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Wednesday, August 26, 2015

DEATH VALLEY -- Movie Review by Porfle

Sort of a sandy, sun-blanched noir, DEATH VALLEY (2015) forgoes gut-punch visceral impact for a more snakelike seductive quality that simmers until done.

After a cop picks up a terrified, traumatized girl on a lonely highway, crying "Dead! They're all dead!", we flashback to her tearful story as she spins it back at the station.  Two odd couples set out across the desert from L.A. to Vegas on a brand-new road that hasn't even been opened to the public yet--ensuring a privacy they'll soon regret--and are shocked when a woman in nothing but her lacy underwear leaps in their path and starts blasting away at them with a gun. 

They hit her, crash the car, bury the body, and set out across the desert in search of a parallel highway which is supposed to be within walking distance.  But during this "trudge through the desert" sequence, some dramatic revelations emerge between the characters that really liven things up and keep them--and us--on edge. 

For one thing, TV and movie producer Billy (Lochlyn Munro, IN THE NAME OF THE KING 2: TWO WORLDS, JULES VERNE'S MYSTERIOUS ISLAND, UNFORGIVEN) and Annie (Katrina Law, "Spartacus"), the aspiring actress he's on his way to Vegas to marry after a one-night courtship, still have a paper-thin relationship and thus certain revelations might tend to dim the blush on the rose of their tentative love.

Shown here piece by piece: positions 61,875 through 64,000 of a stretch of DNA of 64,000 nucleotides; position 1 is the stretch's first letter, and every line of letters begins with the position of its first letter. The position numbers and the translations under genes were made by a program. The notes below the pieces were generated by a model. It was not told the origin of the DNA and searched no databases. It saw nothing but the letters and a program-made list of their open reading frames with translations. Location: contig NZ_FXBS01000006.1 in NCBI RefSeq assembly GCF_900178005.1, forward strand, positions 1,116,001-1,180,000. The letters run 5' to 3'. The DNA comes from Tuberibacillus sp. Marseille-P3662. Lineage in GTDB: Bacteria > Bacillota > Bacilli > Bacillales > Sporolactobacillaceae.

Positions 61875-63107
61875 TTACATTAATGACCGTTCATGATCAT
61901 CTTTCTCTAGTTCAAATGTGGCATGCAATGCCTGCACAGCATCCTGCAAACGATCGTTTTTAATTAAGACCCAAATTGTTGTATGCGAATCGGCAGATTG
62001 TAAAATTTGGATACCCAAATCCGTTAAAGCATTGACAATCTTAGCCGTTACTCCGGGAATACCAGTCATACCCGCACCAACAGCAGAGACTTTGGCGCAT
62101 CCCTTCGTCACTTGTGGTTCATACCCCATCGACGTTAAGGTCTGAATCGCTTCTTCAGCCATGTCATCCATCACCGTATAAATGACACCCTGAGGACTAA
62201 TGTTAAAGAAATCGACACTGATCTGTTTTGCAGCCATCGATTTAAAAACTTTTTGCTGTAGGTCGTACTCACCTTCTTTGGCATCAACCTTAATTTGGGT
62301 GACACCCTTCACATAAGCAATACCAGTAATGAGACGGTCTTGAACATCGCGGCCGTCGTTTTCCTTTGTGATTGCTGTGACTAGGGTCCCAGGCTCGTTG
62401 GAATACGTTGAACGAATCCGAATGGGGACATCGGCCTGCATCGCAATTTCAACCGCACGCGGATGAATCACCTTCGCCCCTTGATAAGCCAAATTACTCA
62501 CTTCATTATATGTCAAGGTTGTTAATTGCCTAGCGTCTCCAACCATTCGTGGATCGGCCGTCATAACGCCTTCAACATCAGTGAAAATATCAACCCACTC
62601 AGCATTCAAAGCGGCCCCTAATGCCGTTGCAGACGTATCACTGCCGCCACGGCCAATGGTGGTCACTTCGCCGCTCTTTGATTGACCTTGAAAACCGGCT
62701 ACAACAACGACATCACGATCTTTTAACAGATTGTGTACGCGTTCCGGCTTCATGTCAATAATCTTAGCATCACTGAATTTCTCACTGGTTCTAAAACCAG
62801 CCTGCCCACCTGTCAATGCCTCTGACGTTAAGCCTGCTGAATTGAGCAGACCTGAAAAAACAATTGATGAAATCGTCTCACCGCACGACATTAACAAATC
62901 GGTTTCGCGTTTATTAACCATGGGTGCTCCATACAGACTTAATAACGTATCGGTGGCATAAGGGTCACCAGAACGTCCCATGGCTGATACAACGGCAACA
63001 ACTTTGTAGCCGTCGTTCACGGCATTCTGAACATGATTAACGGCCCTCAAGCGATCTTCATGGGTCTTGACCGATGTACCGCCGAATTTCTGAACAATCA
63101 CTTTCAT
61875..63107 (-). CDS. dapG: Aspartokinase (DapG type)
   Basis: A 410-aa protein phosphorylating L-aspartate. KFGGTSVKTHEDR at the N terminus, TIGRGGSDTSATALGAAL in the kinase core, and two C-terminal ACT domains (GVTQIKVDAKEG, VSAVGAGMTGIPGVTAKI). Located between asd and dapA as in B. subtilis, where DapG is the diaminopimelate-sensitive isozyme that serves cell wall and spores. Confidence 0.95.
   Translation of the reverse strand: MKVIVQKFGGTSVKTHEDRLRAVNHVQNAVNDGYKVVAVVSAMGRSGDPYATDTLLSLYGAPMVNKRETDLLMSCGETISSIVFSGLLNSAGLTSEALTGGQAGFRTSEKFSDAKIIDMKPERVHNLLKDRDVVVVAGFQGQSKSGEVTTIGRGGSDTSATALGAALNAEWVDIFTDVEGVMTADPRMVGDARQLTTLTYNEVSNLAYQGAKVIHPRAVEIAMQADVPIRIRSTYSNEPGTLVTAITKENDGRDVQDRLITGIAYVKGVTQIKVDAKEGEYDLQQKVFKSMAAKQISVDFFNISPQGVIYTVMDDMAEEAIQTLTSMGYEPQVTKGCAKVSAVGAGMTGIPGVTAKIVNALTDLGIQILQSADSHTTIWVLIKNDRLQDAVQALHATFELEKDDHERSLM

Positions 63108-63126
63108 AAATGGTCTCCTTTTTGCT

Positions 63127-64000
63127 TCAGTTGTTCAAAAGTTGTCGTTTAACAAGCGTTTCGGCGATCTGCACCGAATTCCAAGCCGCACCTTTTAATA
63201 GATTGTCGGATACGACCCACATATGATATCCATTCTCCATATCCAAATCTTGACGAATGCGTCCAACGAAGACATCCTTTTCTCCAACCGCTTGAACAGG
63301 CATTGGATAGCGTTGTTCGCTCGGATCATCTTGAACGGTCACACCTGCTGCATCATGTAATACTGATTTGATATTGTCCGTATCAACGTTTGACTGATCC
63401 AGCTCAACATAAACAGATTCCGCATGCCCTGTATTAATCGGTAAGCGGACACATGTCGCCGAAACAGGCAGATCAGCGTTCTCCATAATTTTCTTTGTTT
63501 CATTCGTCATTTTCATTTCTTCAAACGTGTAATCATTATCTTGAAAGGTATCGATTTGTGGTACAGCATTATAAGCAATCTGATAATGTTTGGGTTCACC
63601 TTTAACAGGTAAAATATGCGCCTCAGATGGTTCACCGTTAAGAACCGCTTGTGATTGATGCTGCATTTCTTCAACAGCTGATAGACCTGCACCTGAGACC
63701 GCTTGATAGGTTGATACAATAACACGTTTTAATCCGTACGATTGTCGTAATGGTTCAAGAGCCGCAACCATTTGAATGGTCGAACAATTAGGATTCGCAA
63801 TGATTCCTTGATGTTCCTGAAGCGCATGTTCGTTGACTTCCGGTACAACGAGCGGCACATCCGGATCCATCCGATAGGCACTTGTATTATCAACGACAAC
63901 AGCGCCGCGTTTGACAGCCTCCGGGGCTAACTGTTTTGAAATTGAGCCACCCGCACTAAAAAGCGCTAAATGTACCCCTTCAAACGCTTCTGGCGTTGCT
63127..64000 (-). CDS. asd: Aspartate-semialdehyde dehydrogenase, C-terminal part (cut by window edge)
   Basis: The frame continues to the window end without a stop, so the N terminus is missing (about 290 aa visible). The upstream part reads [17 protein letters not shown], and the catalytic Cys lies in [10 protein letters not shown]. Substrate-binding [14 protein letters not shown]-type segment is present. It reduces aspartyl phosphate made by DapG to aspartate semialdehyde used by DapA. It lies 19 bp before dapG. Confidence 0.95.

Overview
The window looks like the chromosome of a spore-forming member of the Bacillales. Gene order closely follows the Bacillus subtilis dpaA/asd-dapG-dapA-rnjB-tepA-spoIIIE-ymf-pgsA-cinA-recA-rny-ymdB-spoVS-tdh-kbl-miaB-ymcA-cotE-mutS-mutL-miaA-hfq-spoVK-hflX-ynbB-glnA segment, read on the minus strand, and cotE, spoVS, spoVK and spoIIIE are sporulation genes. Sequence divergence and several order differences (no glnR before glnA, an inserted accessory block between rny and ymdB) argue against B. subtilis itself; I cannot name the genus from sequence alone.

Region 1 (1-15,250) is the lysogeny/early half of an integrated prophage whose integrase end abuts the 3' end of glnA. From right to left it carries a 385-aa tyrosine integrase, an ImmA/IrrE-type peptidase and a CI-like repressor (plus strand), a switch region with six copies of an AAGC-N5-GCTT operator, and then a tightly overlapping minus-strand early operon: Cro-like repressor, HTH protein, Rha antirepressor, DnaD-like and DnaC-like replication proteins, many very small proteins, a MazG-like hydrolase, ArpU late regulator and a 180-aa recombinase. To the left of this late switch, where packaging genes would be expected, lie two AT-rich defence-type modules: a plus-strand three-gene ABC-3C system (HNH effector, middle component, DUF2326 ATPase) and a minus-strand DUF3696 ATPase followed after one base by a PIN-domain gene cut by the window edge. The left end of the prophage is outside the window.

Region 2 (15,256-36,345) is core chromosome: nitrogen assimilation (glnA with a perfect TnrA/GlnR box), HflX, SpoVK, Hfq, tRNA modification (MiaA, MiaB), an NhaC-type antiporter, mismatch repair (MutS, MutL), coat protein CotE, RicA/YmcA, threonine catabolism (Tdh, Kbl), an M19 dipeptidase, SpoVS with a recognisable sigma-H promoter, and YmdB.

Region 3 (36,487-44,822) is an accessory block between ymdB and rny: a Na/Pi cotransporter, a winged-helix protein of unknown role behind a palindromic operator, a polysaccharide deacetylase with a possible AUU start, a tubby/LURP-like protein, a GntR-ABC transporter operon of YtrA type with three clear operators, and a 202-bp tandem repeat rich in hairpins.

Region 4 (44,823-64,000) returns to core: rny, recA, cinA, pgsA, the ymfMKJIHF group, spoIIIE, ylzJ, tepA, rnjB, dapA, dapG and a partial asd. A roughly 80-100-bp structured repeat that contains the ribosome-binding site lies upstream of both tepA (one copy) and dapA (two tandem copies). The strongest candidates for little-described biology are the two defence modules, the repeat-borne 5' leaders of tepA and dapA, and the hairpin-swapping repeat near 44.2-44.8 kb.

As for the other couple, prison parolee Roy (Nick E. Tarabay, excellent as the devious Ashur in "Spartacus") and his wife Jamie (Victoria Pratt, "Heartland"), who just might've gotten it on with Billy the night before, are at an even more volatile crossroads which will not end well.  When these four people get out in the middle of nowhere with too much booze, too many pills, and a situation growing hotter than the burning sands (including yet another dead body or two), it's a powderkeg just waiting for something to set it off.

A surehanded subtlety is the order of the day as this deceptively simple storyline gets deeper as we go farther into the desert.  Prolific TV director T.J. Scott shows a deft touch for this kind of slightly-bent character drama with elements of the predicament movie and the adult thriller mixed well into an off-center, off-balance puzzler that keeps us guessing who's not what they seem and who's a lot badder than they let on. 

Scott also makes great use of beautiful desert locations, photographing his actors against picturesque Southwestern backdrops that capture the expansiveness of their surroundings and their vulnerability to both the elements and to irrevocable fate itself.

Each cast member is fine. The ubiquitous Lochlyn Munro is a particular hoot as Billy, a typical obnoxious, low-level Hollywood type who always has hot irons in somebody else's fire.  For fans of the epic TV series "Spartacus", it's great seeing Nick E. Tarabay and Katrina Law in something that continues to take good advantage of their talents.  Victoria Pratt as Jamie manages to evoke our sympathy in the smaller role of the emotionally-conflicted Jamie. 

The pressure cooker finally blows its lid in the closing minutes when all the mysteries are revealed and all the masks come off.  While hardly a steamrolling action epic or mind-blowing drama, DEATH VALLEY is well-rendered, performed with verve by a cracking good cast, and doesn't leave the viewer feeling stranded in the middle of nowhere.

Tech Specs
Runtime: 88 minutes
Format: Widescreen
Sound: Stereo
Genre: Thriller/Drama
Country: USA
Language: English


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